Imagine Communications is associated with variable bit rate encoding. What’s the elevator pitch for VBR?

VBR has been with us since early days in digital, as has stat muxing in one form or another. It long has been established that using VBR, rather than constant bit rate (CBR), results in better quality and coding efficiency. As you know, the MSOs faced a dilemma in launching VOD – with existing technology, there was no way to provide cost-effective VBR in VOD, so they had to settle for CBR, which resulted in the expected impacts on quality, efficiency, or both.

Imagine does much more than VBR. They’ve developed a platform for what they call Personalized TV, a new content delivery and consumer viewing experience in which the consumer initiates the stream and has a level of control over the viewing experience. They have a radically different approach to video processing and stat muxing that provides a cost-effective solution for VOD and switched digital video. In an existing CBR-oriented VOD infrastructure, it can take the pre-compressed CBR sources and stat mux them. The result is VBR streams that are perceptually identical in quality to the CBR streams, but which require only two-thirds of the bandwidth, allowing 50 percent more streams per QAM channel, as shown at Cable-Tec.

Imagine has also designed an end-to-end VBR solution for VOD, which is backward compatible to CBR VOD servers, allowing more streams per QAM, and at better video quality. In switched digital, the same basic technology is used, but it is expected that the input and infrastructure are VBR-oriented. This results in higher quality sources, and Imagine’s technology preserves that quality, but at considerably lower bit rates. They estimate even greater bandwidth efficiencies here than in VOD, up to 75 percent more streams per QAM channel than conventional stat mux/VBR.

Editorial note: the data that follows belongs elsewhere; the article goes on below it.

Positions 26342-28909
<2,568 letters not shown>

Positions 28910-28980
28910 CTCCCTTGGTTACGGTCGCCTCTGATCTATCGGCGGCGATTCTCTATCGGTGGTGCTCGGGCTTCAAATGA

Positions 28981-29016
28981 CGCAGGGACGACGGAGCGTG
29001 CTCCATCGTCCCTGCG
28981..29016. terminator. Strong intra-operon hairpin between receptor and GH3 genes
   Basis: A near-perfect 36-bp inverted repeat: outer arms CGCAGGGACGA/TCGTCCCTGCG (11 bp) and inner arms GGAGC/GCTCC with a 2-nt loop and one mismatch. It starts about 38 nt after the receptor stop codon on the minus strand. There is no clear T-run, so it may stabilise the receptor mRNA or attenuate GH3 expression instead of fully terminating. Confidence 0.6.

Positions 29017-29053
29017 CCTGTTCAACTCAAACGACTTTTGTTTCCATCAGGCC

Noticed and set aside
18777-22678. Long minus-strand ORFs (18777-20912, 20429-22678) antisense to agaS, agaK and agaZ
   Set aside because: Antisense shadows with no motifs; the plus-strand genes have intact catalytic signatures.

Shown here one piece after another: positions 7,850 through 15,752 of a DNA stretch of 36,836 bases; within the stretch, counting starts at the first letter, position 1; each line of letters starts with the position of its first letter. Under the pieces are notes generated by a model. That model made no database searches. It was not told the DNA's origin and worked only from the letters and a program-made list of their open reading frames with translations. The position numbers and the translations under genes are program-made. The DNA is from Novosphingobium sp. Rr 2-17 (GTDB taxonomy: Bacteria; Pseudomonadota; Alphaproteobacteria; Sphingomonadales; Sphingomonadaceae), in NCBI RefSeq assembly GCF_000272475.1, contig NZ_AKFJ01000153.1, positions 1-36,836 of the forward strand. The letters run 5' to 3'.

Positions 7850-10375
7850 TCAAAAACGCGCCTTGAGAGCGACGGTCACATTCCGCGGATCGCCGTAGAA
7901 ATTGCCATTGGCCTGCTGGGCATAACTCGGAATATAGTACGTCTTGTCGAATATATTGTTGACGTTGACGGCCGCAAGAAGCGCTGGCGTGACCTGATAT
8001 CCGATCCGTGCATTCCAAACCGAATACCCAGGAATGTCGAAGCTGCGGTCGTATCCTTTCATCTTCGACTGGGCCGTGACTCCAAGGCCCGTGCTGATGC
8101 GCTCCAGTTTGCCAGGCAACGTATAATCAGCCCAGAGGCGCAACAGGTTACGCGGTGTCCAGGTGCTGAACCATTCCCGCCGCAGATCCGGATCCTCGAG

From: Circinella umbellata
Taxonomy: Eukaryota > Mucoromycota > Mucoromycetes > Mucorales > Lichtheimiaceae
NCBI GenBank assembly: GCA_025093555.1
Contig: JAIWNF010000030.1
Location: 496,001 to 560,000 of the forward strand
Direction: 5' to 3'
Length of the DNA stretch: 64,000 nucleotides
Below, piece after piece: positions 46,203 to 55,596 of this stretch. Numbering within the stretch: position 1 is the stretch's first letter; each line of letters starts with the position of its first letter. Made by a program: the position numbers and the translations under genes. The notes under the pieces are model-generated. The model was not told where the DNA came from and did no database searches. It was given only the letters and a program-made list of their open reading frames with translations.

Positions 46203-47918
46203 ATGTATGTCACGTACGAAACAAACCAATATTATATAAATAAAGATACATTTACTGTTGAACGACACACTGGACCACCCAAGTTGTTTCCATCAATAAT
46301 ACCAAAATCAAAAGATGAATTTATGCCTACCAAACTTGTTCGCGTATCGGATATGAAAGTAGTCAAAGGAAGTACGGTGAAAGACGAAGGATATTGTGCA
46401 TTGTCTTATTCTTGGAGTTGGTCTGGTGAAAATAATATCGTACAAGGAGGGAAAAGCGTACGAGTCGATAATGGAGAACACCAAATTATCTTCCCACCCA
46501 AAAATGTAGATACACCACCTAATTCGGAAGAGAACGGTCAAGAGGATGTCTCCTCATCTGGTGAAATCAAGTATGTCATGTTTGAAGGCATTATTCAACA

What other technical challenges face MSOs in the area of digital video?

The core challenge, as always, is bandwidth. Operators support analog TV, digital TV, HDTV, high-speed data, voice, VOD and, in some cases, HD-VOD. The latter six continue to grow in demand. For example, HDTV is going mass-market in cable, and competing offerings are ramping up: EchoStar with 30 national HDTV channels, DirecTV with a plan to have capacity for 150 national channels by 2007, Verizon with 20 national HDTV channels. To deal with increased demand and competitive pressure, the operator has to find cost-effective means of maximizing capacity and throughput, which is where Imagine fits in.
Other challenges they face are introducing digital program insertion, expanding interactive service offerings, and meeting the expectations of the “follow-me” video generation (e.g., wireless service extension).

As an academic and practitioner, do you have any comments on the differences between the training of engineers in Canada vs. the United States?

What a loaded question! Actually, I don’t see much difference in engineering training between the two countries. Both are producing engineers with high levels of technical knowledge and skill. Where both could improve is in enhancing graduates’ skills in approaching or developing entirely new technologies and in understanding the business side of things. Over the years, I have had the privilege to work with a lot of great engineers who got it on both counts. It would be nice if these kinds of professionals were the rule rather than the exceptions.